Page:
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A Plane Ride Away

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Lauren Schmidt photo

I am almost constantly guilty of calling my 10 to 20 or so closest friends my best friends. My mom used to always inquire as to how I can call my closest friends from school, camp, abroad, and life in general all my best friends. Mindy Kaling summarizes this perfectly in her sitcom, The Mindy Project, “[a] best friend isn't a person; it's a tier.”

Unfortunately (or fortunately) for me, my personal tier extends across the country. Last weekend, I visited New York City where seven of my closest friends from school, camp, and study abroad live. Not only was it wonderful to spend time with friends from three different “worlds,” but it reminded me of what I should be ardently grateful for: the friends that you know will be in your life forever. Lucky for me, I had seven of them in the New York City area alone, five of which are from one of the most life-changing experiences of my 22 years on this earth: study abroad.

Study abroad is controversial sometimes, in the sense that people envision obnoxious upper middle class Americans raging their way through a continent without a care in the world, thinking that they are entitled to everything. In some ways, the aspects of having a good time filter into everyone’s abroad experience, but my four months in Barcelona were about much more than delicious drinks and nights that were memorable in the sense that no one could really remember them. My experience was grounded in spending four months with incredible people, experiencing different cultures, seeing truly awe-inspiring sites, trying delicious new foods (note: this was while remaining Kosher, excusing the monthly occurrences where I accidently ate swine and would proceed to panic for at least ten minutes following the incident), learning a lot about myself, and creating memories that I will always cherish.

On a whim, one of my closest friends, Rachel, who I studied abroad in Israel with in high school, and I decided we would study abroad together. After annoying her for months (possibly years) about my yearning to go to Barcelona, she caved and applied to the same program as me, where we ended up living together in homestay. Our señora was a cute, older woman from a small Pueblo in Spain named Conchita. She loved Indian music, Bollywood, shopping sprees, telling me fun facts about “Los Judios” (otherwise known as the Jewish people), and earning her livelihood as a manicurist. She also only spoke Spanish, which was a blessing in the sense that I learned to speak Spanish much better and a curse in the sense that the language barrier was often an obstacle. We once told her that we couldn’t shower yet, because we needed soup “No podemos duchar porque necesitemos la sopa.” Classic mix-up.

Within the first month or so, by some spark of fate, I had a group of friends that were normal, and although this sounds way too cheesy to be okay, I felt very blessed. Although including the boys there were 15 of us who spent a large majority of our time together, the six girls of the group became friends on a different level.

Abroad was kind of like camp in the sense that if you spend a lot of time with a small group of people living or traveling together, your shared experiences and connection as friends is catapulted into something amazing in a short amount of time. This also makes you the kind of friends where it doesn’t matter what you are doing, as long as you are just together enjoying life. From Sevilla and Valencia, to Prague, Italy, and many places in between, we explored Europe together and we were content, as we should be. There wasn’t even a trip that all six of us were on together, but somehow we stayed a cohesive group. In May 2011, we all went our separate ways, until they all moved to the New York City area.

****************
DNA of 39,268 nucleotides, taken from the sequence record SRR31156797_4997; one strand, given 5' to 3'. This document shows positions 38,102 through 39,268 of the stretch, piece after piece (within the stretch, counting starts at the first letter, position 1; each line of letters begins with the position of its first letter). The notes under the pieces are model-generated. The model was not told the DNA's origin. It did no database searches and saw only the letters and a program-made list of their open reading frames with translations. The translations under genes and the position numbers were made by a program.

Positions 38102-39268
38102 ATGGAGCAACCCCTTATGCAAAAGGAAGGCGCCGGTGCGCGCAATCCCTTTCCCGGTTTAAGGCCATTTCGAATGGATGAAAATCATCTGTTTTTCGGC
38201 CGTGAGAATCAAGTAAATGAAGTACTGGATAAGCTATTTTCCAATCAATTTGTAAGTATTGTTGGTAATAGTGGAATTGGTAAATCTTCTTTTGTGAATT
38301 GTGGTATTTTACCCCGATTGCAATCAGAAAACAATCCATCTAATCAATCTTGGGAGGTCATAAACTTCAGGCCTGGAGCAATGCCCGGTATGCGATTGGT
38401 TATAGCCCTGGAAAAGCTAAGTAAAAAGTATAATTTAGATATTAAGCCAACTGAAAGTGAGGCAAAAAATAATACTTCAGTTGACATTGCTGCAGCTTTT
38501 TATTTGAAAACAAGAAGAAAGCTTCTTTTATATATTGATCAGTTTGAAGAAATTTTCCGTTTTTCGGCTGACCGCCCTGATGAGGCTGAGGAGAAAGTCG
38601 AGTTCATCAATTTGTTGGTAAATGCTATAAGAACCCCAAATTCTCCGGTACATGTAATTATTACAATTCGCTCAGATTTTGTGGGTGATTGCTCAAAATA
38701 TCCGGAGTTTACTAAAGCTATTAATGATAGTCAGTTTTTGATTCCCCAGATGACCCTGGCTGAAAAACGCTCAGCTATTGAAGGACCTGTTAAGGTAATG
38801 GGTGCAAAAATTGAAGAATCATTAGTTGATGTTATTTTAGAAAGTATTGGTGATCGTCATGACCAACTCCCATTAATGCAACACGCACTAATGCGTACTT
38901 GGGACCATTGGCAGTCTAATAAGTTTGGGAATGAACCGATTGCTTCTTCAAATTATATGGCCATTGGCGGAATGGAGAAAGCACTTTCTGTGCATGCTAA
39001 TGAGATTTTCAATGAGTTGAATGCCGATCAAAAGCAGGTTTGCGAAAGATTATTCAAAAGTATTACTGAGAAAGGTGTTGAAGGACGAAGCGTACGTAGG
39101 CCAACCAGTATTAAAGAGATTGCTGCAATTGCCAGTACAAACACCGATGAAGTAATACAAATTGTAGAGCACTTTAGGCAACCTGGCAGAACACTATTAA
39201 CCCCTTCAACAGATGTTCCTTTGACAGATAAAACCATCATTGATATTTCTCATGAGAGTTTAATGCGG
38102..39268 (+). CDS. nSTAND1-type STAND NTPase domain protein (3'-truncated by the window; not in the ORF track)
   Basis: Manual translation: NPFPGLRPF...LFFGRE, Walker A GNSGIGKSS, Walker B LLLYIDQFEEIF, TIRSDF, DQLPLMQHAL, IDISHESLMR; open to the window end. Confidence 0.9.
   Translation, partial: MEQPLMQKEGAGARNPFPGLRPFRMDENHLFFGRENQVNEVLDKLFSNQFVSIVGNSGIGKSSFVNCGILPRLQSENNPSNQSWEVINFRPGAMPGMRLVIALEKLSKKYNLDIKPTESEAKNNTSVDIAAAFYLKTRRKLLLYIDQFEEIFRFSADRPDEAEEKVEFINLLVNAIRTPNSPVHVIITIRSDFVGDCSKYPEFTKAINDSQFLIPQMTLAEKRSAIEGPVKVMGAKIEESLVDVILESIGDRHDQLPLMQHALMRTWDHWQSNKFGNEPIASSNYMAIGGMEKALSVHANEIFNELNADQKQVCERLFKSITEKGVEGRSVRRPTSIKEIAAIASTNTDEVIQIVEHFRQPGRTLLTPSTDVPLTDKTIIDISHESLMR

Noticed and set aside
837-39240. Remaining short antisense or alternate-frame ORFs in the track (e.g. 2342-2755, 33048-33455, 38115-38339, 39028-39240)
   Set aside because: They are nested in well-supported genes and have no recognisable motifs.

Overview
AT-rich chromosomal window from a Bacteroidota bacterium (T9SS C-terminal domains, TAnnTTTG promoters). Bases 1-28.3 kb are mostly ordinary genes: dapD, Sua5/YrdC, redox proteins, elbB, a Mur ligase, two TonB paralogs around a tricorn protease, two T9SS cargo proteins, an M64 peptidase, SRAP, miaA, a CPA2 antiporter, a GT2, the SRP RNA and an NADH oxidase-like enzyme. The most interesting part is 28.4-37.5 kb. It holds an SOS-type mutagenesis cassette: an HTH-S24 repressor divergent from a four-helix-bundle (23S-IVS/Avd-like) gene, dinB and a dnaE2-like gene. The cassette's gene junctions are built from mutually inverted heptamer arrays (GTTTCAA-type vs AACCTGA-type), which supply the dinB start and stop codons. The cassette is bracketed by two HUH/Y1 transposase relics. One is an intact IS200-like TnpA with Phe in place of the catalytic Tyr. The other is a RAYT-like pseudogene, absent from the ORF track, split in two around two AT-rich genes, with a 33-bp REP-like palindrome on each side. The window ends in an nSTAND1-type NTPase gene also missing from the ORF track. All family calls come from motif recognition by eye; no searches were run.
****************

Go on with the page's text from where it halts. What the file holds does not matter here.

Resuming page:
It only took me until a few months ago to get myself in a together enough place to be able to buy a ticket to New York City. I sat at work last Friday fidgeting because I was so anxious and excited to all be together again, seeing as I hadn’t seen three of my closest friends in almost two years. Although I was ecstatic to have a weekend getaway, a small part of me wondered if everything would seem the same that it was two years ago or if the amount of time passed would be far too clear?

After nine hours of travel and many hugs, the six of us were reunited in Manhattan, the kick off to a great weekend away from reality. At one point in the night, I told my friend Gabby how excited I was to be there. Her response really said it all. “All week I was so excited for us to finally all be together and to see you and now that you’re here, this all seems natural. It’s like we never left each other.” I couldn’t have agreed more. I won’t bother you with the mundane details of my trip to New York or how I was finally converted from a hater of the Big Apple to a fan (although I still hate Times Square and no city in the United States will ever come close to being ranked above Chicago), but what I can tell you is seeing people that you know you will be friends for the rest of your life is really an incredible feeling. It is great to know that during a year of such chaos, change, and acclimation to the real world, some things don’t change. Some things remain the same and this consistency is what keeps me (kind of) sane. Carrie Bradshaw said it perfectly—“After all, things change, so do cities, people come into your life and they go. But it's comforting to know that the ones you love are always in your heart... and if you're very lucky, a plane ride away.”

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